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17h26 UTC; TUESDAY, 8 JULY 2014:
So much for the fad "Tea Party" and "Christian Patriot" types across so-called "REAL AmeriKKKa" hath of late known as "rolling coal"--as in willfully and consciously modifying diesel engines so as to spew dense black smoke when required; the better, so its adherents (and their prolefeed enablers) insist is a Constitutionally-Protected Political Statement about proposed environmental policies seen as a Clear and Present Danger to ekonomesie vryheid van ons styl in its Luscious Glory of Natural and Mutual Interconnexion to Our National and Sovereign Identity as a Peculiar Among the Nations Solely by His Grace and Favour.

Which, to the Environmental Protection Agency (EPA), the target of this sick misadventure in protest, and state police agencies, is an Illegal Act--and are preparing crackdowns on such engaging in "coal rolling" in any way, shape or form, including the requisite engine modifications so as to produce the obnoxious displays of exhaust smoke as required and promoters of the prolefeed tactic.

And we can just imagine the rather hackneyed and insincere defences such caught thus in Pantsdown Parade will have in court, more than likely carefully scripted and prepared by "Tea Party"-influenced movements and causes to try and sway the courts to the "Tea Party" agenda thus epitomised--but which, methinks, won't play in Peoria. Even in cross-examination.

Meanwhile, Your Correspondent can't help but think of that old show-business gag
whose punchline is "Why, 'The Aristocrats!'" in seeing the following in Facebook:

To such Christian Right prolefeeders insisting that Thy Dear and Lovely Land is now in what is essentially The Final Countdown to His Divine Wrath and Judgment Thereupon for Flippant and Blatant Disregard of His Divnely-Ordained Will and Predestiny of same as the True and Rightful Heir to apartheid South Africa's former title and mantle of God's Own Country--well, Your Correspondent has to wonder if their "messages" are coming not so much from Yahweh God as from Al Cohol.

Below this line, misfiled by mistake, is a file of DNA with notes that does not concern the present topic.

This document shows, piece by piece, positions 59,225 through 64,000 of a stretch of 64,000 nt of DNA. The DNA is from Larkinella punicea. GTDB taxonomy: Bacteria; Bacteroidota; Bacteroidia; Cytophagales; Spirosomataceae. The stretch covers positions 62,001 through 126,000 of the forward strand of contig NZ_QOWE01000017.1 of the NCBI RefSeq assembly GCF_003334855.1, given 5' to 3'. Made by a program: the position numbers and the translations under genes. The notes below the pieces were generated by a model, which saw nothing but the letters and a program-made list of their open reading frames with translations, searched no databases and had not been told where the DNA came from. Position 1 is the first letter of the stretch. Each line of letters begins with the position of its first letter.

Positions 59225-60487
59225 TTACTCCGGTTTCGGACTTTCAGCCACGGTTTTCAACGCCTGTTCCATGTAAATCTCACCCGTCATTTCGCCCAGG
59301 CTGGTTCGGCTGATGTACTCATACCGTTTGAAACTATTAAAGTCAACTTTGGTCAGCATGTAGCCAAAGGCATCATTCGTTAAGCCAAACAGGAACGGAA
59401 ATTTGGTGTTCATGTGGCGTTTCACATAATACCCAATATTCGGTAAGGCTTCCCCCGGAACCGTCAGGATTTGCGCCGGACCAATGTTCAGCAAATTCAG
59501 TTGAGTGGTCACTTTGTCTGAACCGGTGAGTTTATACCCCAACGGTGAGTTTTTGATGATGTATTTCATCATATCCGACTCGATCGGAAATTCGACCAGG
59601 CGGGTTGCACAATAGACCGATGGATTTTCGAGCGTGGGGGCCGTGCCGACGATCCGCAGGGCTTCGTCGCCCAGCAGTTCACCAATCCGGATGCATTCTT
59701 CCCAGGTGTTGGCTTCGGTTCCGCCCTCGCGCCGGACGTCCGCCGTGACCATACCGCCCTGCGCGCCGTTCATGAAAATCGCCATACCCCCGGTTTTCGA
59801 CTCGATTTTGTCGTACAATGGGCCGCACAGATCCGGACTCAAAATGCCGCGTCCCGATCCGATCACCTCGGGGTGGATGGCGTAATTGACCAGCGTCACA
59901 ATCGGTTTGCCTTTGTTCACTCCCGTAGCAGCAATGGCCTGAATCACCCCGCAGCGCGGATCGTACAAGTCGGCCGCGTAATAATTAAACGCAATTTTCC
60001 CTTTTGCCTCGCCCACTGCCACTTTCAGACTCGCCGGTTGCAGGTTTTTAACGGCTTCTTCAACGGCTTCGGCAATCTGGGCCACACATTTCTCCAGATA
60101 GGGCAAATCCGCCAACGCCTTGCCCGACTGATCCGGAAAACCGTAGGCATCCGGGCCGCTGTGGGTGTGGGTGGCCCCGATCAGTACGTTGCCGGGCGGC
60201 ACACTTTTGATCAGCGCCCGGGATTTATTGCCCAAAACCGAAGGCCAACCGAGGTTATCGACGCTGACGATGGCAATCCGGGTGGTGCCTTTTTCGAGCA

Especially where such are hiding from past psychoemotional abuse in dysfunctionally "Christian" settings that they seem unwilling to accept, contending that their being Esteemed and Revered by God makes them invulnerable to mental and emotional illnesses, diseases and defects.

In the arena of obituaries, Your Correspondent couldn't help but learn (via CBC Radio's As It Happens, know) about the following such from the Times-Colonist of Victoria, BC (Canada) of the past weekend for a local chevalier d'industrie by name of George Ferguson, the which deserves to be republished in full just because of its sui generis stylee of presentation:
What to say about George? Certainly, no one could accuse him of having been a loving son, brother, or father. He'd gladly have stolen the shirt off your back and he was generous to a fault with other people's money. Was he a small-time con-man with grandiose schemes? Probably. But another view of him is that he was the most exciting member of his family and of the families he married into. He was a poor man's rhetorician who beguiled certain woman into buying into his promises and dreams. This latter view is lent some support by the fact that he was a United Church minister who passionately improvised sermons for congregations in Quesnel, Barkerville, Bella Bella, Greenwood, Nipawin, Sask. and Kelowna. It is impossible to say whether or not George was actually religious. Anyway, God's name rarely came up when George was flush.